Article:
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Rahul Akerkar’s new restaurant Qualia is all about the balance in every bite

  • Qualia blends modern cooking with local Indian ingredients and age-old techniques
  • Qualia evolves upon Akerkar’s time-tested model for Indigo

Rahul Akerkar
Rahul Akerkar

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After rumours flying thick for over a year, Rahul Akerkar has launched his new restaurant Qualia in Mumbai. Named after the philosophical concept “qualia”, which refers to the essence of sensory experiences, the restaurant, which opened on 18 April, in Lower Parel, eludes easy categorization and instead brings together a collection of stories, flavours, textures, layers, depths and visuals. “The cuisine is modern,” says Akerkar, and that is pretty much his only concession to watertight definitions. Take, for example, one of the dishes on the menu—a yellowfin tuna loin with a curry leaf and sesame rub, avocado pachadi and pickled beets. The surprising mix of flavours draws on the chef’s travels to Kerala, a newfound penchant for pickling and his training in European cuisine.

“When an artist creates a painting, they sometimes put elements together just because they look aesthetically pleasing. It’s the same for me as I work on a dish. If I’m creating, for example, a tuna dish, I have a sense what it tastes like. Thereafter it’s an evolutionary process about what would go well with the tuna and taste good,” says Akerkar. It is this bold and unscripted approach to food that has made him a game-changer in the culinary world since he opened his first restaurant, Indigo, in Mumbai in 1999. Although it has been four years since Akerkar left deGustibus Hospitality, the company he started in 1996 to run his various F&B brands, the chef has been exploring new culinary directions. “Qualia is an extension of everything I’ve been working on for a long time now. I’ve looked at a lot of pickling and fermenting because they’re old traditions with plenty of health benefits and the ability to make a dish better. I like to look at Qualia the way one looks at pickling—ingredients that you pickle change over time just as my culinary journey has changed over the years,” says Akerkar.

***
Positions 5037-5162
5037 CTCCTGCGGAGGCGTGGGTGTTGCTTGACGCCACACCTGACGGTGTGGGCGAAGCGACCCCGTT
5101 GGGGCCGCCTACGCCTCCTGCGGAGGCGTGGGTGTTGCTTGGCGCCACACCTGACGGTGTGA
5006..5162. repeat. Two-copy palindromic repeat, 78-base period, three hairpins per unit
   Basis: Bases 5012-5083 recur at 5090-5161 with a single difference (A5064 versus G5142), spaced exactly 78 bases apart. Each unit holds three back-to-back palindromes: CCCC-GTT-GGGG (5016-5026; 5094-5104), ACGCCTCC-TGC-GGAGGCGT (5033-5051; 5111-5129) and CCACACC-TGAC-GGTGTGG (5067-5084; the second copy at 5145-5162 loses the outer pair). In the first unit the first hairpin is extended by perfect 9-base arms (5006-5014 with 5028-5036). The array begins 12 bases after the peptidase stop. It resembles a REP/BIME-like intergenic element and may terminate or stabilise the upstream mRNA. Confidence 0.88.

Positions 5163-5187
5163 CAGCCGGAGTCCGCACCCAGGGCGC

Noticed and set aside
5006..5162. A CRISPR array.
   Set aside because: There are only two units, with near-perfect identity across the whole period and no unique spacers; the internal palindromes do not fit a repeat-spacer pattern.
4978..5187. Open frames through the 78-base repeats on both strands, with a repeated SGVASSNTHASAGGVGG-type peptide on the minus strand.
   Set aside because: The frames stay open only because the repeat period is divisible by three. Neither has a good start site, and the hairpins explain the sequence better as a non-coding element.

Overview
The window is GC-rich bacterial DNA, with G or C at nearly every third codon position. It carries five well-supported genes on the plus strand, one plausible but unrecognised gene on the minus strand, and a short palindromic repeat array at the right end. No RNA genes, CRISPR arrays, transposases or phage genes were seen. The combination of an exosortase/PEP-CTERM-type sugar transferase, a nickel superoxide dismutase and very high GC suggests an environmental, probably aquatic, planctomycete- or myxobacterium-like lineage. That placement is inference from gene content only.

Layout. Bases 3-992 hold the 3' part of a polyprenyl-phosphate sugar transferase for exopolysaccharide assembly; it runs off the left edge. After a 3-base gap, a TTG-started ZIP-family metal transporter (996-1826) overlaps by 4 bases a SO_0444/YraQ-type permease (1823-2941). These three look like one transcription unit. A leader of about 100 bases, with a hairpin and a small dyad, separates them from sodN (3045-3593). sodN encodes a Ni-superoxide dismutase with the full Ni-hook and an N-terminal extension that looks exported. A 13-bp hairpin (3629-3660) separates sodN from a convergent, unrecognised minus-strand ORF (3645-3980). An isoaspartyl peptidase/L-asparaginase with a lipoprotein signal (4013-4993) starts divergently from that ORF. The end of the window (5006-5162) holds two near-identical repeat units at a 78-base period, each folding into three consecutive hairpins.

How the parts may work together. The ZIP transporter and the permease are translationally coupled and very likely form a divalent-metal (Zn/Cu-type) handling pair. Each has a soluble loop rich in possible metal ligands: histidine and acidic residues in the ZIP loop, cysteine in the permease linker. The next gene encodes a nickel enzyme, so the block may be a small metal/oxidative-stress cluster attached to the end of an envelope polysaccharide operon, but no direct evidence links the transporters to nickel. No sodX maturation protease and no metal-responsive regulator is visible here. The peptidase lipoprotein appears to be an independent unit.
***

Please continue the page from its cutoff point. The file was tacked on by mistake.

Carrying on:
‘Kohlrabi’ carpaccio
‘Kohlrabi’ carpaccio

Modern fine dining was virtually non-existent in the country in the 1990s and instead of playing it safe, Akerkar challenged his guests at Indigo by serving dishes like a delicate lobster bisque, pasta done al dente and a savoury Camembert cheese soufflé. In the 20 years since, how India eats out and views fine dining has evolved in a big way. And over the years, Akerkar has managed to keep his finger on the pulse of things and followed the rise of modern Indian cuisine and a return to seasonal and local ingredients. The chef’s keen understanding of what makes for a complete dining experience, right from the design of the space to the food and drink, has been consistent. He believes that not every bite is perfect and is a mix of permutations on the plate. “For a dish to work every bite has to have that balance and all the elements of sweet, sour, salty, bitter as well as crispy, soft and crunchy textures have to be satisfied,” he says.

Heirloom beets
Heirloom beets

All eyes are on Akerkar to see whether he will continue to break new ground. And if all the praise on social media by restaurateurs and chefs is anything to go by, Qualia does come with the promise of new sensory experiences.

Qualia is open from 6.30pm-1am through the week and a meal for two costs 2,500, plus taxes.

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